I spent most of the morning with a kit inspection. Why, I have no idea, but the Japs want all souvenirs turned in, so we had to list and tag our collection.

Our noon meal was long on taste and short on quantity again. We had pancakes and though good, they couldn’t compare with the first lot. Seems we’re getting damned particular sudden like. We did appreciate them though.

Supplies, for some unknown reason, simply rolled in today. We received quite a large quantity of flour as well as vegetables, pork and three kinds of fish. To add to the picture, the Compradore came in with his load this afternoon. I don’t know just how the latter will be worked, but I imagine each unit will receive a percentage to sell: at any rate, coffee, milk, sugar and cigarettes (of tobacco) were included in the load.

There may be “some” truth in the Armistice rumour, at least in so far as the offer might have been proffered – this according to a Navy man who swears he read it in the paper himself.

Our “syndicate” is not broke yet but we’re getting awfully bent. Our capital now rests at $10.00 Canadian, which might just as well be circus money sometimes, depending on the “black market”.

After a lovely dinner of fishcakes, Mac and I sought out our wavy Navy friends, Dudley and MacDowell, and spent the remainder of the evening playing bridge.

The canteen prices were announced after dinner but they were so high as to be prohibitive in so far as we’re concerned. In most cases such as fags, tobacco, etc., we could do better right in camp. It is thought however, that when listing the prices, the Compradore – used to dealing with the Jap “sen” has become confused with the Hong Kong “cent”, which is only half the value – i.e. 20 sen equals 40 cents (Hong Kong) or 1 yen equals $2.00 Hong Kong or Mex.

March 17 – (Tuesday)

So dawns another “17thof Ireland”. What hellish spots we pick to spend holidays such as Christmas, New Years and the 17thin. “Join the Army and See the World”!

We had quite a heavy rain last night – in fact at home it would likely have been termed a cloudburst – but here where they’ve had as high as five inches to the hour, it’s just a rain. I believe our rainy season is about due to commence, even the last few days the drizzles we encountered formerly have given away to rains. The rainy season also brings with it the typhoons, which can and sometimes do assume proportions that aren’t even funny. The highest “recorded” velocity experienced here was a mere breeze of 176 miles per hour, at which point the recording instrument ceased to function. This happened six or seven years ago but the natives, quite optimistically, assure me the average typhoon doesn’t venture much above 125 miles per hour – which seems a hell of a good thing!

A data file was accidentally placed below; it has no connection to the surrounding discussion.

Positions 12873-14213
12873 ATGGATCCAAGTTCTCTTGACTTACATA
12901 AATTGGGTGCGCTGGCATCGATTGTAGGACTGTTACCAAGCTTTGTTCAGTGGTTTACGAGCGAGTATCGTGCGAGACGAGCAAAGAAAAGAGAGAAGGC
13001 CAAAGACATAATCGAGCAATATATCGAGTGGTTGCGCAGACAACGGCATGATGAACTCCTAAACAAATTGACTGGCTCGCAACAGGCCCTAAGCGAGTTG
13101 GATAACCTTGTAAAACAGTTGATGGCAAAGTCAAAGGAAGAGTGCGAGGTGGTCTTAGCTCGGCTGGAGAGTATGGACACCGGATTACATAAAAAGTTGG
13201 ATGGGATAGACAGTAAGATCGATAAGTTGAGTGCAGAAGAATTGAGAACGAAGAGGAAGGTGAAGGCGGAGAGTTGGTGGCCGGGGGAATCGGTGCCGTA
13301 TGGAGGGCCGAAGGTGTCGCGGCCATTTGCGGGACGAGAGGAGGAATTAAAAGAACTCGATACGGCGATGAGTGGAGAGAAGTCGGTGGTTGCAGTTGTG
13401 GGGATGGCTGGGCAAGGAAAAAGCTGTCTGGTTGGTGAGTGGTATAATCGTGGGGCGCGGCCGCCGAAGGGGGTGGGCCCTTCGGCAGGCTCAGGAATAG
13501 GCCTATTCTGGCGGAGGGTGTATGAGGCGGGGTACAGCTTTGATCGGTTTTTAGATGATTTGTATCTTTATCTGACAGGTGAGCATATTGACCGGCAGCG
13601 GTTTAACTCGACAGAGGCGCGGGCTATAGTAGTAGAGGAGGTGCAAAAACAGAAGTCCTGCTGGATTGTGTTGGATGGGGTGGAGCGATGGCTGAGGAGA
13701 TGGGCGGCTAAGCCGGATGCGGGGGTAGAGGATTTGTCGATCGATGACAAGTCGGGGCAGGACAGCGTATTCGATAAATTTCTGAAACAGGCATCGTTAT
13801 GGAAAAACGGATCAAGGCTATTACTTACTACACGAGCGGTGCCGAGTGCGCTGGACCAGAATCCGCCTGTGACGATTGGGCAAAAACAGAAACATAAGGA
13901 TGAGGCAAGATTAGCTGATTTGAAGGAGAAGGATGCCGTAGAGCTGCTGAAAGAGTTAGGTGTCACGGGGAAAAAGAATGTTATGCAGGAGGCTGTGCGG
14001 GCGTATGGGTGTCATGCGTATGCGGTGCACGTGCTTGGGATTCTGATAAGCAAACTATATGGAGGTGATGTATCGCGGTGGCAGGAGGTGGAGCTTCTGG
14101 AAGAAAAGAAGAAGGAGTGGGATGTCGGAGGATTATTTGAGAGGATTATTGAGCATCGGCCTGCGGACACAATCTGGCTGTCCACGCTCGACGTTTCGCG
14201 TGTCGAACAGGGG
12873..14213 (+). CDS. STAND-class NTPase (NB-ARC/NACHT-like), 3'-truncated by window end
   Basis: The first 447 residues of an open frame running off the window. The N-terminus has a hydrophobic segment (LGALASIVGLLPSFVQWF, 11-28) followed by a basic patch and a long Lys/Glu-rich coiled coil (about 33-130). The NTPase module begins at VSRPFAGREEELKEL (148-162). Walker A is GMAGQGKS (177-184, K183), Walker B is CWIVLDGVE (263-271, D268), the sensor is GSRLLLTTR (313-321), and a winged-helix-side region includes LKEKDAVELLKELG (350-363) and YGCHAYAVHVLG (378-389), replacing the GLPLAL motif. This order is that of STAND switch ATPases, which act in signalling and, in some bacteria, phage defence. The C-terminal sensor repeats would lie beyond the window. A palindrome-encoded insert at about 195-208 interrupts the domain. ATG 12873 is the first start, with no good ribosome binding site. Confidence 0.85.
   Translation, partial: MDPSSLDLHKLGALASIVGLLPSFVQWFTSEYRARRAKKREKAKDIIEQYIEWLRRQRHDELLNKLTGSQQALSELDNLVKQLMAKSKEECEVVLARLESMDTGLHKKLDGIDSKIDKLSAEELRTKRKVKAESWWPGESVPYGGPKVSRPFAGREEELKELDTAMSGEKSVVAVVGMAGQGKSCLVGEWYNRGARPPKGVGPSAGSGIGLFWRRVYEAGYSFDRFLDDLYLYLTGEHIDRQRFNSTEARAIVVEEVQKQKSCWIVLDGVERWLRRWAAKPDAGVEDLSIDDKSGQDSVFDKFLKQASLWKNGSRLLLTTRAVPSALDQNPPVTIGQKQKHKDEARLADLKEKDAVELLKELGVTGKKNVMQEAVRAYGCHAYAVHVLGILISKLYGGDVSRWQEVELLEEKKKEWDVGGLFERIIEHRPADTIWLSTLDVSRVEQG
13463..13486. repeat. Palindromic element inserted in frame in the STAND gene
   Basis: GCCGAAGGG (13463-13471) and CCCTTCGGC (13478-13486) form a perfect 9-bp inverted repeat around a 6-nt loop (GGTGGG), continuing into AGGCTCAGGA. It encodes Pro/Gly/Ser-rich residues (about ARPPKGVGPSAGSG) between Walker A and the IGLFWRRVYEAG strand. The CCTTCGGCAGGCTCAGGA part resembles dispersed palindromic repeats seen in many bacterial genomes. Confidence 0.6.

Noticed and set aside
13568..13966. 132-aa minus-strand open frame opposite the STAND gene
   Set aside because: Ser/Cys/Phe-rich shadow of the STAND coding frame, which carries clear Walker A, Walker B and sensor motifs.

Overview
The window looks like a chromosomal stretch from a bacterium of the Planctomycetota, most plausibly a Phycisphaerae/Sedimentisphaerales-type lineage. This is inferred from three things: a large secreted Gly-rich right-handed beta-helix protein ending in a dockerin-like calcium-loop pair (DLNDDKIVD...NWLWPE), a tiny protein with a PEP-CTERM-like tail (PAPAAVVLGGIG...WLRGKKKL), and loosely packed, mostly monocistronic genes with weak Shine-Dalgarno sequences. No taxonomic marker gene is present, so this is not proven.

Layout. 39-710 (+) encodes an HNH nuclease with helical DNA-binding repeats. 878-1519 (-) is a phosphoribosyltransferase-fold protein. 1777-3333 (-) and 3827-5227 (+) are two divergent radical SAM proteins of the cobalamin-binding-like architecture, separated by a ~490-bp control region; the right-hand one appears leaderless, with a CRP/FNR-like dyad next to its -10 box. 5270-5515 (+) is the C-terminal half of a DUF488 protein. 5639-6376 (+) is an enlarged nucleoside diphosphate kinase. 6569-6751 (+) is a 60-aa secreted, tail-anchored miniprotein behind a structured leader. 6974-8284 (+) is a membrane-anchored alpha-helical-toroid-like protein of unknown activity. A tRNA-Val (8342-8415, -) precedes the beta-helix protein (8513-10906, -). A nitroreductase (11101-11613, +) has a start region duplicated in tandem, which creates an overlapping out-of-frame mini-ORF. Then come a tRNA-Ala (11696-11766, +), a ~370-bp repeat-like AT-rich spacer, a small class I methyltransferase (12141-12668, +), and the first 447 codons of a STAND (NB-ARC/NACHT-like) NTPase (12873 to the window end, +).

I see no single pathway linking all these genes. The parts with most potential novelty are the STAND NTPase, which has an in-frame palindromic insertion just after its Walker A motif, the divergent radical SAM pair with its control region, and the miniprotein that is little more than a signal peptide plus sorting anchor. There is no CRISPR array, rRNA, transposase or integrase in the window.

I’m afraid this inane volume, to the casual observer, will present a cross between a weather report and a menu in a Chinese café.

Lunch consisted of two slices of bread, two eggs, a rolled pancake containing jam, and tea. Very nice but not bulky enough.

The day turned out to be one of those lovely sunny days such as we get in June at home, so I sat around lapping up sunshine.

Good news arrived late in the afternoon. The Colonel received the news that Tokyo had agreed on a pay for officers and that a casualty list would be sent home.

Planes flew over the city dropping pamphlets to celebrate the fall of Java, Rangoon, etc. and to announce that India and Australia would soon follow. Even this news failed to dim our exuberance caused by the rumour of pay.

Good St. Patrick was still with the “Micks” in the matter of food. At dinner, Mac and I managed to get properly filled on dry rice, bully stew, bread and tea. -Wotta repast-.

The evening we spent in song – or something. The officers had a sing-song in the hut with Doc Gray at the piano, Bardal on the guitar and yours truly on the sax. We managed to fritter away three hours without any serious casualties.

And so – with another day closer to home and another five spot in the sock, I’ll lay me down on my nice soft boards for a bout with Morpheous.

March 18 – (Wednesday)

Today is our inspection day so breakfast and lunch are to be advanced a half-hour to ensure ample time to have things arranged for the visit of the Camp Commandant.

Breakfast provided a slight change since we had brown sugar in place of the usual white. I believe it’s actually a maple sugar, although it’s considerably weaker than our Canadian type. It blends nicely with rice however.

Our company hut was chosen as the hut to be inspected so we had no parade to worry about this morning.